Aug 27, 2014  •  In Entertainment, Movies, Reviews

Three Things You Should Be Watching Right Now

Just in case you have some time to kill in these last days of summer…

1.  Snowpiercer

Based on the French graphic novel Le Transperceneige, Snowpiercer stars Chris Evans (of Captain America fame) as a man leading a desperate band of third-class passengers in a daring revolt against the ruling class of a train — its inhabitants the only survivors of an ice age that has destroyed the planet.

Snowpiercer was directed by acclaimed writer-director Bong Joon-ho and was a hit in the director’s native Korea last year. It arrived in the U.S. last month in an unfortunate limited theatrical release, and just two weeks later, it became available via VoD (on iTunes and Amazon).

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I know many people must be sick of the postapocalyptic/dystopian genre by now, but believe me when I say that this is a must-watch for any dark, sci-fi thriller enthusiast such as myself. To quote Andrew O’Hehir, it is an “elaborate dystopian parable and socioeconomic allegory” that is “relentless, politically provocative and visually spectacular.” It is dark and poignant, horrifying and humorous, and leaves the viewer thoroughly entertained yet contemplative.

In short, Snowpiercer is the best movie I’ve watched this year. :-)  

2.  The Time in Between (El Tiempo Entre Costuras)

This historical drama, set during the Spanish Civil War and WWII, centers around a young seamstress-turned-fashion designer who assists the British Secret Service by embroidering coded messages in the seams of her dresses.

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The 17-episodes-long miniseries is a fresh break from the likes of Downton Abbey and its imitators with its compelling characters and exotic locations…and oh my the costumes! The pace is neither too slow nor rushed, with a plotline that draws you in from the very first episode.

I have been steering clear of dramas lately because my fried mommy brain would prefer something lighter and less serious. But The Time in Between has exceeded my expectations and resparked my interest in historical dramas. It’s no wonder that the show is one of Spain’s most popular miniseries ever (oh, did I mention it’s in Spanish?  ;-) )!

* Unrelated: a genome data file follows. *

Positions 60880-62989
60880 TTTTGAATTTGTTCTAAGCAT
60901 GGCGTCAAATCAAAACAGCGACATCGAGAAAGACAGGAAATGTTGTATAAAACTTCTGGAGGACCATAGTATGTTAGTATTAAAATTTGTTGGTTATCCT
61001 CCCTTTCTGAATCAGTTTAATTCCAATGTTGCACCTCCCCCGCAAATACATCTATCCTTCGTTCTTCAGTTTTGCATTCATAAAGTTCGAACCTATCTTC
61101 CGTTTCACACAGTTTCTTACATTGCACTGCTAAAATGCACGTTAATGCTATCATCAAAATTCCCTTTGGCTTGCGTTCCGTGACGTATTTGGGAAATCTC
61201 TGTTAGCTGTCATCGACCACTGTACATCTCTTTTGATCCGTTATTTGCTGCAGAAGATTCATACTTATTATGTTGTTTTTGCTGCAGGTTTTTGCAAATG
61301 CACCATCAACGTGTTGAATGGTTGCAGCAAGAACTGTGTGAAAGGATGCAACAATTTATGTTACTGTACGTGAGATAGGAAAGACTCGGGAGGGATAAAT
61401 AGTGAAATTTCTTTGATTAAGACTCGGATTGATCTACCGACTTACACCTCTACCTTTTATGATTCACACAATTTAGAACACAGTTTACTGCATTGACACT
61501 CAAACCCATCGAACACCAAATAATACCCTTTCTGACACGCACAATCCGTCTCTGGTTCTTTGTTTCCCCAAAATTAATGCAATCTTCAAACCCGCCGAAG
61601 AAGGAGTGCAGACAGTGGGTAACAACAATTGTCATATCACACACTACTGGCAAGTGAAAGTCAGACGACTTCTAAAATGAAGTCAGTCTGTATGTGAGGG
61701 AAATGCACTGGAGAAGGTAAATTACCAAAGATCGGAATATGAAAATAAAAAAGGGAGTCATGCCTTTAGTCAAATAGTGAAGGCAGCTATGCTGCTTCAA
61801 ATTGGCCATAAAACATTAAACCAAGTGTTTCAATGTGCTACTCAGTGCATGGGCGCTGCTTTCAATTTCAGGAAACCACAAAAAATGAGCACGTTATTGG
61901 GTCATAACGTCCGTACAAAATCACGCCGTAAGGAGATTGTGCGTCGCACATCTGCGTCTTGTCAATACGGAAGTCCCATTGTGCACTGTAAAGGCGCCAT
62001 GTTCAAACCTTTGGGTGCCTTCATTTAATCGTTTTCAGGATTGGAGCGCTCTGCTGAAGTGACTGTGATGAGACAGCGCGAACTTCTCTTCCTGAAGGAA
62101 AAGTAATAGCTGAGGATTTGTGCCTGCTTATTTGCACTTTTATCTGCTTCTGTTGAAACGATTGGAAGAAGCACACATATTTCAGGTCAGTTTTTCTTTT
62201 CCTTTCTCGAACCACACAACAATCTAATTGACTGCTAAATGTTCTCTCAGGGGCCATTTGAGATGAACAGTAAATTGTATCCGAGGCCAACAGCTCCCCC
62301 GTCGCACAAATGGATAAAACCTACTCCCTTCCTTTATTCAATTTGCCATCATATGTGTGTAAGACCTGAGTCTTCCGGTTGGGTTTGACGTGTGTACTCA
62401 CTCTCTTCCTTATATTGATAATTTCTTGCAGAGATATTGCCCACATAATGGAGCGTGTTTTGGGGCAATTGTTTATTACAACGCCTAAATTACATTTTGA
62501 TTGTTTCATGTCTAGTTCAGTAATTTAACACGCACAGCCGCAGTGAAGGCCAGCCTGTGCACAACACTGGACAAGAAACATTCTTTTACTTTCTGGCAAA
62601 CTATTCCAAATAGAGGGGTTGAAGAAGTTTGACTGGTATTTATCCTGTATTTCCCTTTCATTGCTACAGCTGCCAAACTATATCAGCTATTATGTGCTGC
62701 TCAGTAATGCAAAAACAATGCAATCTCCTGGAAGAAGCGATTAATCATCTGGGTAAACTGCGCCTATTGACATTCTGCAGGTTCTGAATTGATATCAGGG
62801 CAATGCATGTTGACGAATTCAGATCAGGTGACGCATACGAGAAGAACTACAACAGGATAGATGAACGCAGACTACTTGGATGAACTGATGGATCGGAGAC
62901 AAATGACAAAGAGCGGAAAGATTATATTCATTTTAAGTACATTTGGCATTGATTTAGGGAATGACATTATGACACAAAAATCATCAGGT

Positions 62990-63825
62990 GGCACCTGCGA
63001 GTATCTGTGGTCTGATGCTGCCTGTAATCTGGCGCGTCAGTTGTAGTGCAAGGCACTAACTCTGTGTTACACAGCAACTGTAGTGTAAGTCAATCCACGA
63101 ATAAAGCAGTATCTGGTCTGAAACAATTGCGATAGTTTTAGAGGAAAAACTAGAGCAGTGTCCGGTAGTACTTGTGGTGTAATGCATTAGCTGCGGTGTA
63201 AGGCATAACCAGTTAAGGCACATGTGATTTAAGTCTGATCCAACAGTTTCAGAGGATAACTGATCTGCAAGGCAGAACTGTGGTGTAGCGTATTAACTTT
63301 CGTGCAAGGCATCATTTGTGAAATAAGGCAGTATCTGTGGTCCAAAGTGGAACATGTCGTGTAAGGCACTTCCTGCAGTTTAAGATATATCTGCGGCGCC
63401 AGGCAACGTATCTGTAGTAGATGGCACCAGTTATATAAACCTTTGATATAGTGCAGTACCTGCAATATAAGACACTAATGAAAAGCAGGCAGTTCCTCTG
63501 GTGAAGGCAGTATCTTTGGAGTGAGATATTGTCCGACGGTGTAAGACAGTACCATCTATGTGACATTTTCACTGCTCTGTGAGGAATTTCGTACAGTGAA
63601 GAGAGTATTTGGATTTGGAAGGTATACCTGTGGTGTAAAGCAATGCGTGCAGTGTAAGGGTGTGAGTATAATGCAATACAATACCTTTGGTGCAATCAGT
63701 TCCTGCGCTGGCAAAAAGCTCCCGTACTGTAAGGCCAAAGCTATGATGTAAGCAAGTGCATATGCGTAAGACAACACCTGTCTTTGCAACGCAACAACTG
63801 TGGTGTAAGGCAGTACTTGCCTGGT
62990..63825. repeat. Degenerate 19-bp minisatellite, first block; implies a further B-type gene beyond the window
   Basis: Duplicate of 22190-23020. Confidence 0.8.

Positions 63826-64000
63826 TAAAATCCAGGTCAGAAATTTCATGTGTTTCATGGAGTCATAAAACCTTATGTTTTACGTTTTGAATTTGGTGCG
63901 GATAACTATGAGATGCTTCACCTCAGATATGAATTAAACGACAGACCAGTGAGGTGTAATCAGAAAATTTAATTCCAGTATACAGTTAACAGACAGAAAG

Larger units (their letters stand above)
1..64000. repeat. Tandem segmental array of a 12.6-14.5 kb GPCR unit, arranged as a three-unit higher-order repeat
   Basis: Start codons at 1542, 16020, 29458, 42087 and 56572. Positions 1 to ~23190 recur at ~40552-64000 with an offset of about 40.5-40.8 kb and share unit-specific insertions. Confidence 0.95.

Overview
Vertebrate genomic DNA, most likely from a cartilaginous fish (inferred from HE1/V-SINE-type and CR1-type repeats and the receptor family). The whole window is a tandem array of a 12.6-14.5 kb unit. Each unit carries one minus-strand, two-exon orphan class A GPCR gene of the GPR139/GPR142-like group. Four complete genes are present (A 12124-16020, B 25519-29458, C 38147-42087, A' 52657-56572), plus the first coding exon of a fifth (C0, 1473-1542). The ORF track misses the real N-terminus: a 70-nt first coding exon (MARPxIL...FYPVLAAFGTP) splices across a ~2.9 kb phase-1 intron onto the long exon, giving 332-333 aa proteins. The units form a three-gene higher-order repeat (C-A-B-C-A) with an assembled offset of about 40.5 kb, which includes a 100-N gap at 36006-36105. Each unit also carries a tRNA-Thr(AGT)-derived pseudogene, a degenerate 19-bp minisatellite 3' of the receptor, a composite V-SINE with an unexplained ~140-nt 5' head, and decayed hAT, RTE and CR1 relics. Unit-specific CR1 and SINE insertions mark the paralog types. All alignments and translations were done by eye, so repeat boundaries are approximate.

You can watch The Time in Between on Hulu, DramaFever, or Viki. Don’t blame me if you get hooked and end up binge-watching the entire thing in 3 days! :-P  

3. The Strain

FX’s The Strain is cable TV’s #1 new series of 2014, and there’s a good reason why. Not only is visionary director Guillermo del Toro (Pan’s Labyrinth is one of my all-time favorite movies) behind the graphic novel series adaptation, it’s an actual, scary, believable vampire show

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We are still only 7 episodes into the series, but each episode has left me wanting more, with gruesome effects, unexpected plot twists, and escalating action.

The Strain is on Sunday nights at 10pm — a welcome replacement for True Blood. (Was anyone else really disappointed by the series finale? I mean, the show’s been going downhill for the past couple of seasons, but I honestly expected more.)

Aug 24, 2014  •  In Entertainment, Funny, Music

Pop Songs as Sonnets

(Sorry for the lack of updates this past week. We are officially in the 2-week period between summer camp and the start of school, and I’ve expectedly been really busy with the girls. Add to that little Aerin wanting to copy everything that her big sister does — including not taking naps — and I feel like September can’t come soon enough!)

Pop Sonnets is a Tumblr blog that turns pop songs into Shakespearean sonnets. Needless to say, it’s full of delightful bits of brilliance. :-)  Here are some of my favorites:

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Aug 10, 2014  •  In Art/Design, Personal, Touching

Artist’s Self-Portraits Chronicle His Descent into Alzheimer’s

In 1995, artist William Utermohlen (1933-2007) learned that he had Alzheimer’s disease. For the last five years of his life, he tried to understand the disease by painting himself — a series of self-portraits which revealed the progression of his dementia.

The paintings, which were shown in 2006 at the New York Academy of Medicine in Manhattan by the Alzheimer’s Association, are heartbreaking to say the least.

The paintings starkly reveal the artist’s descent into dementia, as his world began to tilt, perspectives flattened and details melted away. His wife and his doctors said he seemed aware at times that technical flaws had crept into his work, but he could not figure out how to correct them.

As you can see from the first portrait in the series, Utermohlen was a fairly naturalistic artist before the onset of Alzheimer’s. The abstract, surrealist paintings that follow are characteristic of the Abstract Expressionism movement of art — a genre he refused to embrace at his prime but ironically became the source of his fame.

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